Probably a smart answer in one sense — but not exactly a confidence-builder in another. Dick Durbin teed up a court-packing question for Ketanji Brown Jackson right out of the gate at her confirmation hearing, likely hoping to pre-empt Republican senators champing at the bit to air the issue. The Supreme Court nominee wisely declined to comment on the political question, but failed on demonstrating a grasp of precedent.
To be fair, though, Durbin set her up to fail in the question itself:
On court packing, Judge Jackson doesn't offer an opinion, agreeing with Justice Barrett's response to the topic.
"My north star is the consideration of the proper role of a judge in our constitutional scheme. In my view judges should not be speaking to political issues." pic.twitter.com/f79LBlM46G
— CBS News (@CBSNews) March 22, 2022
DURBIN: Now that question on court packing was posed to Amy Coney Barrett, justice on the Court, when she appeared before this committee. She was asked about it. She said, and I quote, ‘could not opine on it.’ And on many other policy issues then-Judge Barrett said repeatedly she could not share her views. Stating, and I quote, ‘I will not express a view on a matter of public policy, especially one that is politically controversial, because that is inconsistent with the judicial role.’ … So Judge Jackson, if a senator were to ask you today about proposals about changing the current size of the Supreme Court, what would your response be?”
JACKSON: “Senator, I agree with Justice Barrett in her response to that question when she was asked before this committee. Again, my north star is the consideration of the proper role of a judge in our constitutional scheme. And in my view judges should not be speaking into political issues and certainly not a nominee for a position on the Supreme Court. So I agree with Justice Barrett.”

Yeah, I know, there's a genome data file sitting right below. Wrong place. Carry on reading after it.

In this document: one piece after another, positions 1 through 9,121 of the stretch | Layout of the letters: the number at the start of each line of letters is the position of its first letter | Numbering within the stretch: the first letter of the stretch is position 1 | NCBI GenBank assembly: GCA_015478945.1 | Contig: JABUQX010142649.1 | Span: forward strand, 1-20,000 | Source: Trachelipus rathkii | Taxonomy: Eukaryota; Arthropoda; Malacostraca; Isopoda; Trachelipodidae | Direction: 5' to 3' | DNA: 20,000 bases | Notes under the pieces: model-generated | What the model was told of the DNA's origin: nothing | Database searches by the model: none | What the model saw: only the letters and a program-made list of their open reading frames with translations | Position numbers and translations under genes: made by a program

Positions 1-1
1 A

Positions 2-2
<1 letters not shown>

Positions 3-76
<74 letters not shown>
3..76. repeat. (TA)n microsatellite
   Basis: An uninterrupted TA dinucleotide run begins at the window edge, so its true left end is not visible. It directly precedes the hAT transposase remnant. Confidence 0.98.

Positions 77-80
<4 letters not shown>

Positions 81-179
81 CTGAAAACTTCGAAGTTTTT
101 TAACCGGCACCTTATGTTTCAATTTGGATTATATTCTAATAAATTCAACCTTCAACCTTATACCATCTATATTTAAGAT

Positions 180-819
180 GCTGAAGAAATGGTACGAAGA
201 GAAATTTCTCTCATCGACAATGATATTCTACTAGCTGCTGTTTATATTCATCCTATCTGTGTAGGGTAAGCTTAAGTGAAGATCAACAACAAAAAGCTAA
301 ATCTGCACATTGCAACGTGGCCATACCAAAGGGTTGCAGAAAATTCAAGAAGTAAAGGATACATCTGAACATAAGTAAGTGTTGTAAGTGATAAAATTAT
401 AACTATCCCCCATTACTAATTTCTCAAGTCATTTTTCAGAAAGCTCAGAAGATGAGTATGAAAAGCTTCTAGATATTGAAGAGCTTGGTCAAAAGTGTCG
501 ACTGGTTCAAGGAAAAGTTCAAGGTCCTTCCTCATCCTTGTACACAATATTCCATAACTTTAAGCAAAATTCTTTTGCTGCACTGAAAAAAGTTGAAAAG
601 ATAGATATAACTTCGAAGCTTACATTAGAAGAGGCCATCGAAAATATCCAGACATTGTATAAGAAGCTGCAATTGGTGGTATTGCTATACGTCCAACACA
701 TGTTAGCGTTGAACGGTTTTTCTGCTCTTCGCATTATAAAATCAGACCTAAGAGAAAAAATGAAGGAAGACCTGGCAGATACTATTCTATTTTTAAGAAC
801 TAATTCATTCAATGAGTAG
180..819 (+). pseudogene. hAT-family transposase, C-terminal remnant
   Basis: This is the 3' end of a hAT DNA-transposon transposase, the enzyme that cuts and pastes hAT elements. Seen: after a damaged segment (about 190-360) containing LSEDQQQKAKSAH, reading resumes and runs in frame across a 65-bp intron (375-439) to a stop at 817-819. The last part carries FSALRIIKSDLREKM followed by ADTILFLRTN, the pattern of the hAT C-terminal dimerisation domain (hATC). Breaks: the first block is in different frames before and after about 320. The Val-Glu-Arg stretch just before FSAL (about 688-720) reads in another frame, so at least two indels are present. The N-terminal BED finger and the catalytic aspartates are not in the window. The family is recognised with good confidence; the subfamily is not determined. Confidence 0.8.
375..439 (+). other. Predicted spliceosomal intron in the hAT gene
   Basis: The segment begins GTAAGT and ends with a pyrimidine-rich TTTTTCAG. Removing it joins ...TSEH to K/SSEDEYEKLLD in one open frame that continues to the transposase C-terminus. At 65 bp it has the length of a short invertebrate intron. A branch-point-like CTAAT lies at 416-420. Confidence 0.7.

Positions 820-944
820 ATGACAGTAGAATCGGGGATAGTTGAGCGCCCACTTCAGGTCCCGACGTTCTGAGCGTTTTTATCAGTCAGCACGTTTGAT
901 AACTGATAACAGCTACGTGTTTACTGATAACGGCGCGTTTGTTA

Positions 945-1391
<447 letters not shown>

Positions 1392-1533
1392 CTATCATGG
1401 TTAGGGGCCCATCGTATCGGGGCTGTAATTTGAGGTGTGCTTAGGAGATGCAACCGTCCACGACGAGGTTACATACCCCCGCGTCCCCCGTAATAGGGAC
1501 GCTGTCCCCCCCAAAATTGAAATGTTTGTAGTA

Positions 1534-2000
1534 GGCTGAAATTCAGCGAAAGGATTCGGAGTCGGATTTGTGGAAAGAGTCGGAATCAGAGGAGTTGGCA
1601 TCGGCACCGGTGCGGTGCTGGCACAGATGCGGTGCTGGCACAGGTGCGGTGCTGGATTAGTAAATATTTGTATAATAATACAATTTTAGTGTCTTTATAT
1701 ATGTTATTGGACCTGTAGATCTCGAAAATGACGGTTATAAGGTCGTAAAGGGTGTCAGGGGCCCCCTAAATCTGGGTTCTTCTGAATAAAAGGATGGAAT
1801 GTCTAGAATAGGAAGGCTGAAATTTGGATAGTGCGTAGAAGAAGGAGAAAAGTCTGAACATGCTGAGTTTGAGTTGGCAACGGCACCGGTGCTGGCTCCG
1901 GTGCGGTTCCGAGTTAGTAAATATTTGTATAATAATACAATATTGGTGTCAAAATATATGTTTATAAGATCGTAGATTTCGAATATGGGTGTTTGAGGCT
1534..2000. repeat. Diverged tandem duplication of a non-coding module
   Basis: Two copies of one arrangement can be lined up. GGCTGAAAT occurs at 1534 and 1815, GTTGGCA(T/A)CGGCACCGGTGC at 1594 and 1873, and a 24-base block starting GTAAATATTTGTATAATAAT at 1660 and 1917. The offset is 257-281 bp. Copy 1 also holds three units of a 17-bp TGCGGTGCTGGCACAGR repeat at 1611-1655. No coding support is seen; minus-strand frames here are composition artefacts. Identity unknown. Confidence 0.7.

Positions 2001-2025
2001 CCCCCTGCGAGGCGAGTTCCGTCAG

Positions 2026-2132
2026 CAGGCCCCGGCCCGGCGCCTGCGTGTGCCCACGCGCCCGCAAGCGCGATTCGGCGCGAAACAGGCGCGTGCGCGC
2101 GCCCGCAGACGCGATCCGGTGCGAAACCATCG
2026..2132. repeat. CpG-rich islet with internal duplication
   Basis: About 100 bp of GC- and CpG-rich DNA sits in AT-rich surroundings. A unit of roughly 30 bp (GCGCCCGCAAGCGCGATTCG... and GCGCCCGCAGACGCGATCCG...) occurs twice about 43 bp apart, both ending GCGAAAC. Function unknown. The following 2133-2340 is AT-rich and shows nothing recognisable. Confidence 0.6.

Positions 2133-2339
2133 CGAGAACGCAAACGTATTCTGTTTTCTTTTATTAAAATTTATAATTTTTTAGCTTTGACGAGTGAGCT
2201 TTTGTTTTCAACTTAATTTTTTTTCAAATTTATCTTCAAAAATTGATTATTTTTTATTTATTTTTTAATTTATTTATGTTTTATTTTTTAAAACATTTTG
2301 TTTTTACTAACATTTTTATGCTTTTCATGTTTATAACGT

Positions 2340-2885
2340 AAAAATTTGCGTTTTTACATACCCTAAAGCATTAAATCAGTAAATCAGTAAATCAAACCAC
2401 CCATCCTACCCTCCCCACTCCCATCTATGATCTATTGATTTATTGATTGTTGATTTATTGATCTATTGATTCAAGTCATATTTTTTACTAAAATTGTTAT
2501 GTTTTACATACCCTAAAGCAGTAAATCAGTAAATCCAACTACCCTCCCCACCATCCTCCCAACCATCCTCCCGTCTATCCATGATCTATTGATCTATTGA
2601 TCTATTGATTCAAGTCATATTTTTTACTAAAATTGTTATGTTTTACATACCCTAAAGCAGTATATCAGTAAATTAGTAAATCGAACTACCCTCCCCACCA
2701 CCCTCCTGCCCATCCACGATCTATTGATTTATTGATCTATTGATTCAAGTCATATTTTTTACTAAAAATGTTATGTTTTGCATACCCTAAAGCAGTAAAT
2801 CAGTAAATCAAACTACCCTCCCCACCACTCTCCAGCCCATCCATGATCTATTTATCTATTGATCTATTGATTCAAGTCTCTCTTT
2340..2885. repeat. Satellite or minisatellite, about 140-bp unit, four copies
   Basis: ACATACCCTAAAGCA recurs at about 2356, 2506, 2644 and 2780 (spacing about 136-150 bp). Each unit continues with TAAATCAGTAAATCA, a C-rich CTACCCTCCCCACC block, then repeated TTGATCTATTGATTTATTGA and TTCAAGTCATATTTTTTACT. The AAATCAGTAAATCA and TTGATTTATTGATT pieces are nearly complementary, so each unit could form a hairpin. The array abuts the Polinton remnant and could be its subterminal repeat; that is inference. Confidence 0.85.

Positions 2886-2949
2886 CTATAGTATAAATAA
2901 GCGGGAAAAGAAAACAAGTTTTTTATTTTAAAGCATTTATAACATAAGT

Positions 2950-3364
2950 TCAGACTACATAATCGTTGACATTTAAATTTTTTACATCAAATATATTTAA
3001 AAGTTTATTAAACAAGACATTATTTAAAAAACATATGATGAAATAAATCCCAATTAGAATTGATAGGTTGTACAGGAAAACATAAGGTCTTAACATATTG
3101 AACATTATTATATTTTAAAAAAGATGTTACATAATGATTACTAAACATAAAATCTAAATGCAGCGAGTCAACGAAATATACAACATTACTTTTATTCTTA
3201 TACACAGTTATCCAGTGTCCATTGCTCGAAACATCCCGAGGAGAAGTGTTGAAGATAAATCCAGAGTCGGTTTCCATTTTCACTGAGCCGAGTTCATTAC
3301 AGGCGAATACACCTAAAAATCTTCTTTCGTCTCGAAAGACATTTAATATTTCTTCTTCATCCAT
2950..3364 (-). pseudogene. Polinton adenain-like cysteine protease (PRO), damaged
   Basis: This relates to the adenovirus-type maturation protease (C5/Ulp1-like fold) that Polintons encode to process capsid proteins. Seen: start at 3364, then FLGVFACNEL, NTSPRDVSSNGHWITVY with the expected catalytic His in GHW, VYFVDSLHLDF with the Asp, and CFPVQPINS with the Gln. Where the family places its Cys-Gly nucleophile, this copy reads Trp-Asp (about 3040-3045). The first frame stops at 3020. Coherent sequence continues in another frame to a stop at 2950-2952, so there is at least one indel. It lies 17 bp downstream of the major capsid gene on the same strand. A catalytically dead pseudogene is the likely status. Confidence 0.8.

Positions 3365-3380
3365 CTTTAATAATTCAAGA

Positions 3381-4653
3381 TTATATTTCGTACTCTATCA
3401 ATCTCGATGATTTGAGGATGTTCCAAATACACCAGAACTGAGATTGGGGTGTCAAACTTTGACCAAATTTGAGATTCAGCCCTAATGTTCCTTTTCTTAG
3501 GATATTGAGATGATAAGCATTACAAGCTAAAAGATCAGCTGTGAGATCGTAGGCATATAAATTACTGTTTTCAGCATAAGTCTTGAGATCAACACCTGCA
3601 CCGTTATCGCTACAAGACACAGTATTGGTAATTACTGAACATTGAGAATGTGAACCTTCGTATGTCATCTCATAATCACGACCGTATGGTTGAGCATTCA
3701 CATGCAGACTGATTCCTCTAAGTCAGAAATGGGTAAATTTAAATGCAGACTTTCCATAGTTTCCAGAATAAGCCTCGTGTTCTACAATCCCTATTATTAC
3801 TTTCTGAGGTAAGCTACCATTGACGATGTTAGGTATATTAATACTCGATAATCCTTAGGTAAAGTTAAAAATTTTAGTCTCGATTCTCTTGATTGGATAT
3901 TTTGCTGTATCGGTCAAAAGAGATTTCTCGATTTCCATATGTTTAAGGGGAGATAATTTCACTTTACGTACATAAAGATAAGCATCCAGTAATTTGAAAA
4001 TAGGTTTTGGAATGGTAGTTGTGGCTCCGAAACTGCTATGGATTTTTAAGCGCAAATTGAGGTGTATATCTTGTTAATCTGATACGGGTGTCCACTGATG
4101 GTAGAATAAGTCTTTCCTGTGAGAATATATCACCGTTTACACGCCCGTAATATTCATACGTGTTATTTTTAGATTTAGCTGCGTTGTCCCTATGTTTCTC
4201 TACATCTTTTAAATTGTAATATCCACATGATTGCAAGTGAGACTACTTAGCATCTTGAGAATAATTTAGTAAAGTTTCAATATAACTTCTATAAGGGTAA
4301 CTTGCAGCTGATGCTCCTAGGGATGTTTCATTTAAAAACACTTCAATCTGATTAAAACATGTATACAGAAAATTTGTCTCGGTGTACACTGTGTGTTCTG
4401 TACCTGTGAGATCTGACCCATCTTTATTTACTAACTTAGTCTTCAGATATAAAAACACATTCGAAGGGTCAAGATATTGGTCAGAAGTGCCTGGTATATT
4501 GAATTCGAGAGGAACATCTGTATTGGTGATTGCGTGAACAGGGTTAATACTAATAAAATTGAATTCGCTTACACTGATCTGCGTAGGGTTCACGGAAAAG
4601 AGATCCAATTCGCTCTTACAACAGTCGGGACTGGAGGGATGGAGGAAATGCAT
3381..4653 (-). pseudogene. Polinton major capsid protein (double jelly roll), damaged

There’s just one problem with that answer, Mitch McConnell’s office noted gleefully immediately afterward. Justice Barrett did answer the question asked about court-packing, but she was not asked about her specific position on it. Instead, Mike Lee posed the question as one of constitutionality, and Barrett replied that there wasn’t a constitutional issue at play:
SEN. MIKE LEE (R-UT): “Does the Constitution say anything about the size of the Supreme Court?”
THEN-JUDGE AMY CONEY BARRETT: “The Constitution does not. That is a question left open to Congress. It’s my understanding that it’s been nine for about 150 years, but that’s as a matter of statute, not constitutional requirement.”
SEN. LEE: “It’s statutory. It’s a statutory decision, one that’s stood for more than a century and a half. It’s a decision, nonetheless, that has some bearing, could have some bearing on constitutional issues, correct?”
JUDGE BARRETT: “Insofar as there would be more decision makers on the court?”
SEN. LEE: “Yeah, if we abandoned the long-standing historical practice and tradition of having nine justices, could that have an impact on the way the three branches of government interact with each other?”
JUDGE BARRETT: “Possibly, but it’s difficult for me to imagine what specific constitutional question you’re asking. And of course, if there were one, I couldn’t opine on it.”